When teeth and bone are lost due to oral disease or trauma, your smile can be restored to the highest esthetic standards only by bone regeneration. Advances in science and technology allow us to re-grow missing bone, along with periodontal structures that attach teeth to the bone. A key to dental implant success is the amount and quality of the bone where the dental implant is to be placed.
We now have the ability to grow bone where needed. This gives us the opportunity to place implants of proper length and width, and it also gives us a chance to more effectively restore aesthetic appearance and functionality.
Bone grafting is a surgical procedure that replaces missing bone with a material called a bone graft. This material not only replaces missing bone, but also helps your body regrow lost bone. This new bone growth strengthens the grafted area by forming a bridge between your existing bone and the graft. Over time the newly formed bone will replace much of the grafted material. GBR (Guided Bone Regeneration) is a procedure in which a membrane further encourages new bone to grow and also prevents the growth of scar tissue into the grafted site.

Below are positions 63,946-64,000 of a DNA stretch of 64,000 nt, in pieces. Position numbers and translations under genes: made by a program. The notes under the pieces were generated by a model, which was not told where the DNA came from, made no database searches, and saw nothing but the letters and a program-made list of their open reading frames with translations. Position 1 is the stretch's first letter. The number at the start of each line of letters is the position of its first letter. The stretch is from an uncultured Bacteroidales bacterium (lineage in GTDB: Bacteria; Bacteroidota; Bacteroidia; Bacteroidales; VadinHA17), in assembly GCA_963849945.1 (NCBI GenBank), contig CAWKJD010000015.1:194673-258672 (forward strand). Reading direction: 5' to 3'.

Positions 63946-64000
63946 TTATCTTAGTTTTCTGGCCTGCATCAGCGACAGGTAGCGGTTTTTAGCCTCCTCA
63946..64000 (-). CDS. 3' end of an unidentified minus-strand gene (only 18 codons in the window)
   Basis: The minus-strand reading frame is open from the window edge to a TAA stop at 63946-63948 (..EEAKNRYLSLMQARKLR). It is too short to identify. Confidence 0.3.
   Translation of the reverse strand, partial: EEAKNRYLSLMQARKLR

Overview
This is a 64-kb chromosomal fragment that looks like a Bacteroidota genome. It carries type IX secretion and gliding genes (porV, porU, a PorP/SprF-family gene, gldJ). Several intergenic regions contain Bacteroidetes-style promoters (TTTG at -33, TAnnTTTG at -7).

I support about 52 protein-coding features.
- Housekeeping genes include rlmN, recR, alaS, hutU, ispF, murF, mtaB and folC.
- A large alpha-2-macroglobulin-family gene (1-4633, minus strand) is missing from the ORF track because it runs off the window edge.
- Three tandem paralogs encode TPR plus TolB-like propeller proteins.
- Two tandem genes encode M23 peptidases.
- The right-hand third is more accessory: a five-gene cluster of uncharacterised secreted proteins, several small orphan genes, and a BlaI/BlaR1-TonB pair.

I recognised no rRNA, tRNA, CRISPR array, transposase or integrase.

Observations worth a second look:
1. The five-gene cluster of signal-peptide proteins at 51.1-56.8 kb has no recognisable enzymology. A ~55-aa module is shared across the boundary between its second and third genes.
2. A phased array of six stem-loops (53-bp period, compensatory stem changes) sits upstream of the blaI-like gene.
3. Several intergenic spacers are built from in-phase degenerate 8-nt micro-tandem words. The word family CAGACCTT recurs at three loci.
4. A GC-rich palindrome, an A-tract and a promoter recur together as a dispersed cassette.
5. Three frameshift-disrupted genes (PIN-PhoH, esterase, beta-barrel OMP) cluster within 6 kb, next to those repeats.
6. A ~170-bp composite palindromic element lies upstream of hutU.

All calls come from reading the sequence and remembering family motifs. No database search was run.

How is the treatment performed?
During treatment, the area will be numbed and you will feel no discomfort. Then various materials including tissue-stimulating proteins (to help your body naturally replace its lost bone and tissue) will be placed. Depending upon your individual needs, the new bone will be allowed to develop for about 4-6 months before dental implants are placed. In some cases, dental implants can be placed at the same time as the tissue replacement procedure. Regeneration of the bone and tissue, along with a customized home care program and proper professional cleanings, has been shown to greatly improve appearance and increase your chances for successful implant placement. Even if you think you are not an implant candidate, this procedure can help build back lost tissue, and make implant placement an option for you. Over a period of time, the jawbone associated with missing teeth atrophies or is reabsorbed. This often leaves a condition in which there is poor quality and quantity of bone suitable for placement of dental implants. In these situations, most patients are not candidates for placement of dental implants.